April 25 marked the centenary of the landing of the Australian and New Zealand (Anzac) troops in Gallipoli, for their World War-1 military campaign that went on for eight months and claimed at least 1.25 lakh lives. Many regard April 25, 1915, as the day Australia truly forged its national identity, even though it was declared a nation January 1, 1901.
As Australians prepare to mark this centenary with great respect, to honor those who fell in the battle; the contribution of Indian troops in Gallipoli is also being remembered. They comprised Gurkha, Sikh battalions, and thousands of mule drivers who literally “moved” the British forces and their allies; but their vital contributions to the Gallipoli campaign have been overlooked largely. Australian historian and researcher Prof Peter Stanley is about to change that with his latest book, “Die in Battle, Do not Despair, The Indians on Gallipoli 1915.”
There were at least a dozen Indian-Australian soldiers who took part in WW1 as Anzacs — meaning they enlisted as soldiers in the Australian Imperial Forces but none of them took part in the Gallipoli campaign, since they joined the AIF after 1915. Even with that being said, their names are inscribed at the Australian War Memorial in Canberra, and they are paid homage to as Anzac troops.
The one who came back
A private collector in Canada has preserved two medals awarded to private Ganessa Singh, described as an Indian Anzac who returned safely back home to South Australia after completing his deployment in WW1. It was mentioned earlier that none of the Indian Anzacs actually fought in Gallipoli.
Historian Stanley has found that there were four Gurkha battalions, one Sikh infantry battalion (of 14th Sikh that suffered 80% casualties in June 1915 alone) and many thousands of Punjabi mule drivers in Galliopli. None of their personal experiences seem to have been documented. This may be attributed to the old saying that those who create history seldom have the time to write about it, or as Stanley believes: “Most Indian troops were either illiterate or if they did maintain any records, those haven’t survived.” Which is why their stories have never been told accurately, until now.
Stanley says, “To understand the Indian experience of Gallipoli, you must search the Anzac records – the diaries, photographs and letters of Anzac soldiers who wrote endearingly about their Indian mates”. He asserts that the close ties between Australia and India can be traced back to the landings at Anzac Cove, where Australians and Indians stood together resolutely, shoulder to shoulder.
When Stanley traveled to New Zealand, India ,and Nepal to obtain more records, he found that 16,000 Indian troops had fought alongside the Anzacs in Gallipoli, of whom 1,600 became casualties of war. His book lists the names of these Indians, predominantly Gurkhas or Sikhs, who were cremated in Gallipoli after they fell.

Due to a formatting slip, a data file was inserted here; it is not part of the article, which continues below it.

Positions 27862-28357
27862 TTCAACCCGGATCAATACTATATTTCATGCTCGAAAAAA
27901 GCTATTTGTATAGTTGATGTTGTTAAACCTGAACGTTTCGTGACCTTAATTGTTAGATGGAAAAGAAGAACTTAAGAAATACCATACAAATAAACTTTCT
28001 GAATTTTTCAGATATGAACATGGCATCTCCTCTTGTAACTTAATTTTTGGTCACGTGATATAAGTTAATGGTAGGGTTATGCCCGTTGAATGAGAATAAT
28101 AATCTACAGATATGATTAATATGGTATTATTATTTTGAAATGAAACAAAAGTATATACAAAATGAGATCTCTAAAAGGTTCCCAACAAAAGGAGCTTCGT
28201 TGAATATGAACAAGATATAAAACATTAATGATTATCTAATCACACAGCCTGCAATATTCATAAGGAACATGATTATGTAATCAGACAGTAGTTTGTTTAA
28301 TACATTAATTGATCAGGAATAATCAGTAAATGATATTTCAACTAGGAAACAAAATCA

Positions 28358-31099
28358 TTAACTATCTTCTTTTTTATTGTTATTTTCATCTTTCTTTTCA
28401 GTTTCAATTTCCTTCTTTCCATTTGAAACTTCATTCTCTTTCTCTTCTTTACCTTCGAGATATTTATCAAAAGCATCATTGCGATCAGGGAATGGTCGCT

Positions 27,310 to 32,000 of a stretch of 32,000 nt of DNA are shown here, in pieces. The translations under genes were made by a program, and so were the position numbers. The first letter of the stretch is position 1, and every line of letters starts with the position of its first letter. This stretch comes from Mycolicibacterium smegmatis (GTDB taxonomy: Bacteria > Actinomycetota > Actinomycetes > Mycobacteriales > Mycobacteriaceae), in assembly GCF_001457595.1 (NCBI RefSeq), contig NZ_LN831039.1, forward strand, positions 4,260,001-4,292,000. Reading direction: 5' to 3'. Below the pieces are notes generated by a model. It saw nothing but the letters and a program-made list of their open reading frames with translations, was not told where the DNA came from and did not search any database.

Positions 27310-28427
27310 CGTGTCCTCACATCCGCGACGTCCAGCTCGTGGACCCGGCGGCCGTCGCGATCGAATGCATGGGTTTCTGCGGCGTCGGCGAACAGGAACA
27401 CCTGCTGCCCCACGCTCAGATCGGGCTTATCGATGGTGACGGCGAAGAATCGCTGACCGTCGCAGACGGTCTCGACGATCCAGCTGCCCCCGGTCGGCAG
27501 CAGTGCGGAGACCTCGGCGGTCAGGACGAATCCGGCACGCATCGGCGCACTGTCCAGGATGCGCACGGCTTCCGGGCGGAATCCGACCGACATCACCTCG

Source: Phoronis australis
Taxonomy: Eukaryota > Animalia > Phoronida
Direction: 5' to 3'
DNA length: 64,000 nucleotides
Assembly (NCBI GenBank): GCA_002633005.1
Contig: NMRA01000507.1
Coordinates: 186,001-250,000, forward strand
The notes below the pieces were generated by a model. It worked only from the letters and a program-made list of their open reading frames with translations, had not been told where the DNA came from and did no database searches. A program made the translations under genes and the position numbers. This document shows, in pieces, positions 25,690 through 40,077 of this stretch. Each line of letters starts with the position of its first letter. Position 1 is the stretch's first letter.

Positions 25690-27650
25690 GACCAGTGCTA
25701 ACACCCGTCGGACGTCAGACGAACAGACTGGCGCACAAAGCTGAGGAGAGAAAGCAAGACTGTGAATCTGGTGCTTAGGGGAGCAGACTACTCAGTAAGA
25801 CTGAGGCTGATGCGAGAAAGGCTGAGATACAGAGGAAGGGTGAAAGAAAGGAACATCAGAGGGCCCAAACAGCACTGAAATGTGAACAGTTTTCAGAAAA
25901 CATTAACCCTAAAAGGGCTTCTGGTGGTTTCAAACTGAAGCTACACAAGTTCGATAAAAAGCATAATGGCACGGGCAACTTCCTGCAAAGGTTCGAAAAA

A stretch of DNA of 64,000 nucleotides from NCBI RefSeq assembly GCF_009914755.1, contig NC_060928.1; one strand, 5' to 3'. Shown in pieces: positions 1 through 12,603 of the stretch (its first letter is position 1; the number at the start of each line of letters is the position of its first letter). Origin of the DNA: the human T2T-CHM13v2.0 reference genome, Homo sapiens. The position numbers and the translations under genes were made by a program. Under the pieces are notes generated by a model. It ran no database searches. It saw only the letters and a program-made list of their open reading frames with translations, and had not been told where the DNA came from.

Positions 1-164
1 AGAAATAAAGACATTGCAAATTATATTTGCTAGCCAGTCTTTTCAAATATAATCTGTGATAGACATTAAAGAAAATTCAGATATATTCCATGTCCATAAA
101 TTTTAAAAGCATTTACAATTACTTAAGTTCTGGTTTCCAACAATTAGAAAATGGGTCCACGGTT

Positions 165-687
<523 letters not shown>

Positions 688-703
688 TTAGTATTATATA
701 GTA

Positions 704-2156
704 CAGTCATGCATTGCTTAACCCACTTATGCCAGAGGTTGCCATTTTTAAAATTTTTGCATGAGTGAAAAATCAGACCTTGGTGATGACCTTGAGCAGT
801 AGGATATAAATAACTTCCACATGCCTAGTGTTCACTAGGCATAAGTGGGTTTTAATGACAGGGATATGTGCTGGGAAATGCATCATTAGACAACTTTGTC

Trawling through the Anzac records, Stanley found multiple mentions of the bravery of an Indian infantry man named Karam Singh. Many Anzacs wrote about him with great awe, as he said to have continued to issue orders to his troops even after he had been hit and blinded by an artillery shell.
Stanley tells us that even the most famous Australian Anzac, John Simpson Kirkpatrick (popular in Australian folklore as Simpson and his donkey), used to stay with the Indian mule drivers in the battlefields of Gallipoli, because he preferred the fresh food they cooked over the bully beef supplied in the Australian rations. They also mention how Simpson’s enjoyed chapattis and freshly cooked curries, just two weeks before he himself succumbed to the war.
Letters sent by Anzacs show that they had the highest regard for the courage and professionalism of the Indian troops. One Anzac even sent a photo with his Sikh mate, which was published in the Sydney Mail in 1916 with the title “Best Chums”. It is remarkable that he introduced him to his family as “a mate”. “That picture truly stands out for me,” says Stanley, adding: “the true friendship between Indians and Australians can be traced back to the fields of Gallipoli — a friendship that must be commemorated in this centenary year”.
April 25 will mark the centenary of the landing of the Australian and New Zealand (Anzac) troops in Gallipoli, for the World War-1 campaign.
Many regard April 25, 1915, as the day when Australia truly forged its national identity. At the centenary celebrations, contribution of Indian troops in Gallipoli is being remembered Indian troops comprised Gurkha and Sikh battalions, and thousands of mule drivers. Their vital contributions to the Gallipoli campaign has been overlooked largely Australian historian Peter Stanley about to change that with his latest book. At least a dozen Indian-Australian soldiers took part in WW1 as Anzacs.